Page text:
About 10 miles north of Mason City, there is a junction between
the UP and the Iowa Northern. The track ends here in Manly at the former Rock Island yard, and
no longer goes any further north into Minnesota. The last business is a
cement plant on the north side of Manly.
Iowa seems to be one of those under
rated states for railfanning. When I was travelling a lot for work back in
the late 90's, I got to sample a fair portion of what Iowa has to offer,
including Mason City, Des Moines, Cedar Rapids, Ames, Waterloo, Iowa City, and
the quad cities area with Davenport. I was not disappointed, to say the
Interstate I-35 bi-sects the state of Iowa right down
the middle. This makes it easy to get to from the twin cities of
Minneapolis and St Paul to the north, and Des Moines to the south.
Manly is about 3 hours from the twin cities.
The easiest way to get here, if you're coming into the area
via the interstate, I-35, is to take exit 203. This puts you on IA 9, which
brings you right into the middle of Manly as South Street.
From Mason City, take US 65 north to Manly.
To get to/from Nora Springs, you will have to zig-zag the
NOTE: While driving around here, a good portion of the
roads are dirt roads. If you are following another vehicle which is
kicking up the dust, slow down and wait "till the dust clears" :-)
This is important, as there could be a vehicle coming at you from the other
direction, and you will never see it if you follow the one in front of you too closely.
All of the pictures here are from a trip I
took to Minneapolis and St Paul back in 2006.
Engine and Caboose on Display
Iowa Northern #2000 on static display where the IAN crosses
Manly Junction RR Museum
Opened in the summer of 2012, it is a work in progress.
The following story was found
An orange rail motorcar, weathered lanterns, signs,
timetables and mural-size photographs are among the
displays in the Manly Railroad Junction Museum, set
to open to the public later this summer. A
project of Dan, Brad and Mark Sabin, descendants of
Art Sabin, a former engineer for the Rock Island
Railroad in Manly, the museum will be open weekends
in August, said Brad Sabin, project manager for the
Iowa Northern Railway Co., of Cedar Rapids. It
is housed in the former Oltman’s Grocery store at
101 E. Main St. “We grew up in a railroad
family and this was a railroad community,” Sabin,
50, said. “We wanted a museum for the community and
for the people to enjoy and understand what the
railroad used to be.” The museum is a
testament to the days when Manly was a hub for the
Rock Island Railroad, the location of the Rock
Island Terminal, Sabin said. In the early 1950s, as
many as 14 passenger trains per day stopped at
Manly, formerly known as Manly Junction. The
Sabins leased the grocery building in August 2010
and completely remodeled it, adding new carpeting,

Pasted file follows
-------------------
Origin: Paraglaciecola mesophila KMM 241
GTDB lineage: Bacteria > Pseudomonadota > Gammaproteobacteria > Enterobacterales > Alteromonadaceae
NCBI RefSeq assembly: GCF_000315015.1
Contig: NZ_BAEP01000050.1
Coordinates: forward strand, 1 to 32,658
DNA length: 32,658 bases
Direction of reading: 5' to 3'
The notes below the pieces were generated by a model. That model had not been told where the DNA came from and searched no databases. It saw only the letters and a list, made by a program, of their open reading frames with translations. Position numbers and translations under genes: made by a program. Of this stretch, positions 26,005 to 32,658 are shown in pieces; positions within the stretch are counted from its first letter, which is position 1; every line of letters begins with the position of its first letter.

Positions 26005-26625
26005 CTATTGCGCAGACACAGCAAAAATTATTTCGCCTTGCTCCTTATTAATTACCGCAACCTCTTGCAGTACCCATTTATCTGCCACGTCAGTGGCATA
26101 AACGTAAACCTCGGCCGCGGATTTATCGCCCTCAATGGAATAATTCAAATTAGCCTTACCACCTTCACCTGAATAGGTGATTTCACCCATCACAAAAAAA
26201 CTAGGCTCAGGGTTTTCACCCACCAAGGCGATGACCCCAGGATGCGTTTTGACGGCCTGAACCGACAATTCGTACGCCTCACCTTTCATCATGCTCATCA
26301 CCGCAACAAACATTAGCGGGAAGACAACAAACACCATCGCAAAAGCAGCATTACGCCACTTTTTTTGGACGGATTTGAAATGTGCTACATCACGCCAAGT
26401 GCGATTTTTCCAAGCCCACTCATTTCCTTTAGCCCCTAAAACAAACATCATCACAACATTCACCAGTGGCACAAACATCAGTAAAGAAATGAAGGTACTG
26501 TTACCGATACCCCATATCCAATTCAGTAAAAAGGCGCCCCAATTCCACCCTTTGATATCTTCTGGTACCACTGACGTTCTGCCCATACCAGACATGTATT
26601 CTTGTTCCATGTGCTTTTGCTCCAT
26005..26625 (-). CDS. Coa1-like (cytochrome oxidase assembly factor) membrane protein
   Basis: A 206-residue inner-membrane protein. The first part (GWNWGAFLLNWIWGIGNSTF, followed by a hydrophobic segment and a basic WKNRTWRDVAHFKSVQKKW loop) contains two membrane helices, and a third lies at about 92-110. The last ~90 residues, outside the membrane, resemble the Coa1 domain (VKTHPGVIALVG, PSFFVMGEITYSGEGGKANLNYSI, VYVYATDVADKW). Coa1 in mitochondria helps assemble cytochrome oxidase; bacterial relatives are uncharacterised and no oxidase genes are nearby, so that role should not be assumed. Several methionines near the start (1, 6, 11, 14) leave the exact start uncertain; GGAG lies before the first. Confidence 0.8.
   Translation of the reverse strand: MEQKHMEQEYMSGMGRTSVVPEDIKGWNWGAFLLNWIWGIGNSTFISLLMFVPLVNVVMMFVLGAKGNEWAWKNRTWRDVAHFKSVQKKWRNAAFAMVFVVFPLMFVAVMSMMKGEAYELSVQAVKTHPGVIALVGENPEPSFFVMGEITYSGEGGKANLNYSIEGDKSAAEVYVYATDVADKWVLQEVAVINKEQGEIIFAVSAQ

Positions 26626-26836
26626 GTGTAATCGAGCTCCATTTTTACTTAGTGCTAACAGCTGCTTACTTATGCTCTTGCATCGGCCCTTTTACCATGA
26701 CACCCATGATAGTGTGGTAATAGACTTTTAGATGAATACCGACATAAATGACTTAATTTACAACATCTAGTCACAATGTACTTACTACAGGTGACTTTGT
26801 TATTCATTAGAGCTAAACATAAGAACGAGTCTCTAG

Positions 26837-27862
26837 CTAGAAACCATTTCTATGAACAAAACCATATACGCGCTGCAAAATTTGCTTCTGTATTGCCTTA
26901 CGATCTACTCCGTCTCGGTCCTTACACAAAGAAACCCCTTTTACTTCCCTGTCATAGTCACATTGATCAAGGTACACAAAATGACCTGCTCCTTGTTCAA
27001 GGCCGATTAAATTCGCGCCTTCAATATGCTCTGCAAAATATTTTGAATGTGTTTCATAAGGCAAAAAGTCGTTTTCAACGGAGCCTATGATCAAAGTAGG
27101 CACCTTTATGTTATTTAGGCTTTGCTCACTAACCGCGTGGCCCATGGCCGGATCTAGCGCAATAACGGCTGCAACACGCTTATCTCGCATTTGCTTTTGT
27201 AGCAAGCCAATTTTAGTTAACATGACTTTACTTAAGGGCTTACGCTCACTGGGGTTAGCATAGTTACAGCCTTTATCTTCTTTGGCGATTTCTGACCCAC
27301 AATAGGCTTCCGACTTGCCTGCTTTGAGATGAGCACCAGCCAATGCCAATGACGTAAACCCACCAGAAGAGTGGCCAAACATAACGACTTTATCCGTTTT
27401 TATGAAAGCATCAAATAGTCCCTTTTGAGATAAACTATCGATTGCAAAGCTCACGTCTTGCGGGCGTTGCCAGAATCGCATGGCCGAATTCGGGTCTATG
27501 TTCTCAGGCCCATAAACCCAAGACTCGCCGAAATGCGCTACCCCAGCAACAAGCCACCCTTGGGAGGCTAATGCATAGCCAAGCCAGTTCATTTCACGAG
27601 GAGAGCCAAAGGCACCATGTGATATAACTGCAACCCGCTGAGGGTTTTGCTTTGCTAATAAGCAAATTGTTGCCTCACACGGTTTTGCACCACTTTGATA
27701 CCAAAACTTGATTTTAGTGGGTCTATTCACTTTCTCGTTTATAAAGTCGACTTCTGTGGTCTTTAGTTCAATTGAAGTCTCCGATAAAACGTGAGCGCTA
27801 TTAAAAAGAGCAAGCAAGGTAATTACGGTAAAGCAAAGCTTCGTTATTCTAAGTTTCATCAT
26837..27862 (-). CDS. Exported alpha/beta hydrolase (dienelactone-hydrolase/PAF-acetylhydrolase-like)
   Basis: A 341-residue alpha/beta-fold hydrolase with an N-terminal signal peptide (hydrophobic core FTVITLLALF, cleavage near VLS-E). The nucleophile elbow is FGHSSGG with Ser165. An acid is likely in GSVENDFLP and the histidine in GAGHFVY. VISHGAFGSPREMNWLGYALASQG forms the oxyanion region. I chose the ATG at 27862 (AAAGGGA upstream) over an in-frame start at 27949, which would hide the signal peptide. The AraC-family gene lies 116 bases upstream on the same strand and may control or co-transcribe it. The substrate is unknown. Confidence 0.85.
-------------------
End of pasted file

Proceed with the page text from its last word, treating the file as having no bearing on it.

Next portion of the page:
track lighting and a ticket office that features an
iron grate from a depot in Texas. Dramatic
black-and-white photos dating from the late 1800s to
modern times and 13 flat-screen TVs with separate
slide shows help tell the story of the railroad days
in Iowa and southern Minnesota, days that shouldn’t
be forgotten, the Sabins said. “It’s all of
our heritage,” said Dan Sabin, 59, president and
owner of the Iowa Northern Railway, which runs from
Manly to Cedar Rapids. “Just about every town in
Iowa was formulated by the railroads. Now I think
people are realizing how important railroads are,
particularly people who have lost theirs.” He
is especially excited about photos showing troop
trains from World War II and the railway post
office, Sabin said. One photo shows a
flag-draped Vietnam soldier’s coffin being unloaded
from a train; another shows a middle-aged man
receiving the body of his nephew killed in World War
II in the 1940s. “You can’t look at that
without feeling the emotion of the human story,”
Sabin said. Depression-era photos of hobos and
a family reduced to riding the rails, tug at the
heart. An 1890s photo of women in long skirts
pumping water at a railroad well presents a picture
of life that few may remember. Engineers lean
out of their windows, a conductor holds up his
lantern to signal the engineer.
“The main thing
we’re trying to show is the different workers and
characters of the railroad,” Brad Sabin said.
Many of the photos were donated. But Dan Sabin also
donated from his own sizeable personal photo
collection. The photos have been blown up to poster
size on a museum-quality printer. Other
exhibits feature memorabilia such as railroad
watches, grips, uniforms and tools, donated by Manly
residents and other interested individuals.
Globe lights in the front portion of the museum are
from the old Manly depot. There is still much
work to be done. Exhibits need to be labeled,
the collection must be indexed and there are still
many materials — including a map collection from the
Chicago Northwestern Historical Society and archives
from the Rock Island Technical Society — to sort and
organize. One portion of the building is being
set aside for construction of a model railroad.
“It’s a slow process to do it right,” Dan Sabin
said. Construction of the museum would not
have been possible without a $88,547 grant from the
Worth County Development Authority in April 2011,
Sabin said. Earlier WCDA grants for $50,000,
in April 2008, and a special grant of $10,000 in
November 2007, were also used toward the project,
including for the purchase of 10 acres of land on
the north side of town. An adjoining
seven-acre parcel was donated by Lois Thompo, Brad
Sabin said. The Sabins hope in the not too
distant future to build a permanent structure to
house the railroad museum and a community center for
the citizens of Manly to enjoy. “I’ve been
collecting since I was a little kid,” Dan Sabin
said. “It’s an opportunity to share this. We’re
really hopeful that people will have artifacts and